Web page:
Study Suggests Overweight People Live Longer

By Adam Chick

January 2, 2013 Updated Jan 2, 2013 at 8:10 PM EDT

Binghamton, NY (WBNG Binghamton) A new study published by the Journal of the American Medical Association supposedly shows that those who are considered overweight actually have a lower mortality rate than those who are considered to be normal weight.

The study done by Katherine Flegal of the Centers for Disease Control and Prevention deals mostly in terms of BMI, or Body Mass Index. It claims that people who are considered overweight actually have a six percent lower mortality rate than those who are considered normal weight.

But this data only takes BMI into consideration, which makes some very critical of the findings in this study.

"Body mass index is really not taking into account any of the other factors such as family history, cholesterol, fitness level, anything like that," said Kristina Delviscio, who is certified by the National Academy of Sports Medicine and works at Riverwalk Athletic Club.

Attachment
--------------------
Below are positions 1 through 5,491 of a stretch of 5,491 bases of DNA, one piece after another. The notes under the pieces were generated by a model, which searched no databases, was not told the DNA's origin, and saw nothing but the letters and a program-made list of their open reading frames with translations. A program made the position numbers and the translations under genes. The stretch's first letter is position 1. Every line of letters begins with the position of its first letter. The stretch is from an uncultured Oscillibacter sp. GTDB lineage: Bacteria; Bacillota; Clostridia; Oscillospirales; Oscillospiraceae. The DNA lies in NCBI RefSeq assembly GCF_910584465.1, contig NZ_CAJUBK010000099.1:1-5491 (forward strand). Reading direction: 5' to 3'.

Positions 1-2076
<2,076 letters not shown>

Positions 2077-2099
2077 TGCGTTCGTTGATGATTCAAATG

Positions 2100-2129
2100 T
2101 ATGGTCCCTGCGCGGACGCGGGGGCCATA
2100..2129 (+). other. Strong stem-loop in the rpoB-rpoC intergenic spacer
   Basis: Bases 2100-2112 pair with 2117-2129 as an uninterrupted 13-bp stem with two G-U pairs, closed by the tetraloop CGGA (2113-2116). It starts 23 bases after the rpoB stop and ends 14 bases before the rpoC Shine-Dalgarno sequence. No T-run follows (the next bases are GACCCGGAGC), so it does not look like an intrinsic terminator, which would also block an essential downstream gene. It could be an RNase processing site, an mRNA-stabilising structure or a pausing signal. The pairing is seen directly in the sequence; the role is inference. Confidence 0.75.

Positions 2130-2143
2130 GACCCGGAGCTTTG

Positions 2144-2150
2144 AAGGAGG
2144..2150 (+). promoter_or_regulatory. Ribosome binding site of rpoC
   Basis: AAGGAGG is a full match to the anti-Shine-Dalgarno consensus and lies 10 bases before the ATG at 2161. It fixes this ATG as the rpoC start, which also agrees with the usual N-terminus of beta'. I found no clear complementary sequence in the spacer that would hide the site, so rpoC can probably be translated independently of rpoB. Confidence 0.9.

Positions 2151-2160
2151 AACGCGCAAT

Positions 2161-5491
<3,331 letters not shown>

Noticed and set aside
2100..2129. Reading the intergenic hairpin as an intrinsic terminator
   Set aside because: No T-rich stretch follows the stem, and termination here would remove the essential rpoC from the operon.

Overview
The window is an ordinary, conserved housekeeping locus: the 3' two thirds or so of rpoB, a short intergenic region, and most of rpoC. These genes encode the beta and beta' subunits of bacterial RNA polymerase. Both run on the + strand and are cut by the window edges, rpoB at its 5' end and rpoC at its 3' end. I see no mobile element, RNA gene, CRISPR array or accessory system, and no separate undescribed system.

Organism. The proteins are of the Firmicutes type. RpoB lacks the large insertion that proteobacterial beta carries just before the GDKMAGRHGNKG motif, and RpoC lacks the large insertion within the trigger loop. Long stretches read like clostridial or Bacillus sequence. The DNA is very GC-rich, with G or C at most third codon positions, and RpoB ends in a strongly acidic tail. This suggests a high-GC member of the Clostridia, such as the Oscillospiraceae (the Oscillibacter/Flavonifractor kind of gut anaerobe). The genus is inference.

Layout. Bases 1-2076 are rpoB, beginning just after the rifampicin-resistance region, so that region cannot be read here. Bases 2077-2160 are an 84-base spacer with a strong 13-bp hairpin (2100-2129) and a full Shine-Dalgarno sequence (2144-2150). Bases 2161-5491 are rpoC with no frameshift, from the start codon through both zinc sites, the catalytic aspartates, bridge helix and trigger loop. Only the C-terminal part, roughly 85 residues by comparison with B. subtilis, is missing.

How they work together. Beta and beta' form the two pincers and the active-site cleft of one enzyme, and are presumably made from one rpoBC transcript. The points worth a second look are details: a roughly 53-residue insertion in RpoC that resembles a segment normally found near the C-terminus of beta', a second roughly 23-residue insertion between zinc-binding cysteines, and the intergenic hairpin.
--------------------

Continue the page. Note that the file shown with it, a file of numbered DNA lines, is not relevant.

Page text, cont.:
At first glance the NPR headline of Research: A Little Extra Fat May Help You Live Longer might suggest that it's beneficial to rock those love handles.

"People are going to right away see that, 'Oh, slightly overweight, I'm going to be healthier. And that's the message that is coming across," said Delviscio.

Personal trainer Anthony Campo says this is misleading. Extra fat doesn't equal extra health. But don't confuse gaining weight with gaining fat. According to health experts, adding weight in the form of muscle is very beneficial.

"Putting on lean mass improves many things in your body. Your insulin sensitivity, which can lead to things like better triglycerides, better cholesterol," said Campo.

BMI is a formula that takes into consideration only your height and weight, but no other health factors such as smoking or health problems. Personal trainers say it isn't a good way to measure your overall health. Take Campo for example, an athlete in peak physical condition weighing 200 pounds at ten percent body fat.

"With the BMI with me, I'm actually not even considered overweight, I'm considered obese," said Campo.

With the new year comes many resolutions to be more fit. You should contact your doctor before beginning any kind of training to make sure you are healthy enough to partake in strenuous activities.

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